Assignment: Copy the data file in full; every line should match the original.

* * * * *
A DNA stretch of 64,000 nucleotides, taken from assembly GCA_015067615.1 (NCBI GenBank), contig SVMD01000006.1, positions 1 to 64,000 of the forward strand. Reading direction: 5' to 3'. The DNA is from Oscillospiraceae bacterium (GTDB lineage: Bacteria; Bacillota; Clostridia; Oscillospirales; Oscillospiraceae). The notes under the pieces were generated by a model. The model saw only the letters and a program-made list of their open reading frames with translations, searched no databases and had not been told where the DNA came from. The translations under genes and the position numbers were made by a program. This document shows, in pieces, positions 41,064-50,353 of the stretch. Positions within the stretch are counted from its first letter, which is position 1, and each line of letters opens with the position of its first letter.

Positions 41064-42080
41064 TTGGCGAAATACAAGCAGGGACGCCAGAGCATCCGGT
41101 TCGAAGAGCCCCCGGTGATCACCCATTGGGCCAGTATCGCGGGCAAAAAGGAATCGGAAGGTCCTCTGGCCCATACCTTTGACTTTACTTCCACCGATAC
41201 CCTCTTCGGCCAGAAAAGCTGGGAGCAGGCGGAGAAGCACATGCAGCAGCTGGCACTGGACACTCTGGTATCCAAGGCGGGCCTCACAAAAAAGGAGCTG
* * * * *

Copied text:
A DNA stretch of 64,000 nucleotides, taken from assembly GCA_015067615.1 (NCBI GenBank), contig SVMD01000006.1, positions 1 to 64,000 of the forward strand. Reading direction: 5' to 3'. The DNA is from Oscillospiraceae bacterium (GTDB lineage: Bacteria; Bacillota; Clostridia; Oscillospirales; Oscillospiraceae). The notes under the pieces were generated by a model. The model saw only the letters and a program-made list of their open reading frames with translations, searched no databases and had not been told where the DNA came from. The translations under genes and the position numbers were made by a program. This document shows, in pieces, positions 41,064-50,353 of the stretch. Positions within the stretch are counted from its first letter, which is position 1, and each line of letters opens with the position of its first letter.

Positions 41064-42080
41064 TTGGCGAAATACAAGCAGGGACGCCAGAGCATCCGGT
41101 TCGAAGAGCCCCCGGTGATCACCCATTGGGCCAGTATCGCGGGCAAAAAGGAATCGGAAGGTCCTCTGGCCCATACCTTTGACTTTACTTCCACCGATAC
41201 CCTCTTCGGCCAGAAAAGCTGGGAGCAGGCGGAGAAGCACATGCAGCAGCTGGCACTGGACACTCTGGTATCCAAGGCGGGCCTCACAAAAAAGGAGCTG